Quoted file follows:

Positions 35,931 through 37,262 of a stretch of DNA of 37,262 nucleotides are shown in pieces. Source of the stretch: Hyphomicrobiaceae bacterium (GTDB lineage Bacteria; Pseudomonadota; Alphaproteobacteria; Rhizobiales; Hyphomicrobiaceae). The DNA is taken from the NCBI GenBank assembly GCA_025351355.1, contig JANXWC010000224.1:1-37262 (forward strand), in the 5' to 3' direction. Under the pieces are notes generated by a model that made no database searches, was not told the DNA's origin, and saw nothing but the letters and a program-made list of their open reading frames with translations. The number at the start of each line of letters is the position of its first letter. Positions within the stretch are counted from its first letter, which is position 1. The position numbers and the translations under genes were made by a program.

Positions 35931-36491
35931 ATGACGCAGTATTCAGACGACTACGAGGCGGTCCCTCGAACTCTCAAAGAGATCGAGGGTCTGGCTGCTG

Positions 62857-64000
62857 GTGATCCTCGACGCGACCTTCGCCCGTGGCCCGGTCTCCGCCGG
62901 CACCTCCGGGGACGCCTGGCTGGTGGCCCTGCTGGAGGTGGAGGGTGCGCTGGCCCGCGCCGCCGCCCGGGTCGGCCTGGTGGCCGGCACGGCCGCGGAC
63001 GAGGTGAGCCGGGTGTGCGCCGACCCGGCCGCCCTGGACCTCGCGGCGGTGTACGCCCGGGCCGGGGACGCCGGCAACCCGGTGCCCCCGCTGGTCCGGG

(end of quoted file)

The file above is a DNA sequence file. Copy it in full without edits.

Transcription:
Positions 35,931 through 37,262 of a stretch of DNA of 37,262 nucleotides are shown in pieces. Source of the stretch: Hyphomicrobiaceae bacterium (GTDB lineage Bacteria; Pseudomonadota; Alphaproteobacteria; Rhizobiales; Hyphomicrobiaceae). The DNA is taken from the NCBI GenBank assembly GCA_025351355.1, contig JANXWC010000224.1:1-37262 (forward strand), in the 5' to 3' direction. Under the pieces are notes generated by a model that made no database searches, was not told the DNA's origin, and saw nothing but the letters and a program-made list of their open reading frames with translations. The number at the start of each line of letters is the position of its first letter. Positions within the stretch are counted from its first letter, which is position 1. The position numbers and the translations under genes were made by a program.

Positions 35931-36491
35931 ATGACGCAGTATTCAGACGACTACGAGGCGGTCCCTCGAACTCTCAAAGAGATCGAGGGTCTGGCTGCTG

Positions 62857-64000
62857 GTGATCCTCGACGCGACCTTCGCCCGTGGCCCGGTCTCCGCCGG
62901 CACCTCCGGGGACGCCTGGCTGGTGGCCCTGCTGGAGGTGGAGGGTGCGCTGGCCCGCGCCGCCGCCCGGGTCGGCCTGGTGGCCGGCACGGCCGCGGAC
63001 GAGGTGAGCCGGGTGTGCGCCGACCCGGCCGCCCTGGACCTCGCGGCGGTGTACGCCCGGGCCGGGGACGCCGGCAACCCGGTGCCCCCGCTGGTCCGGG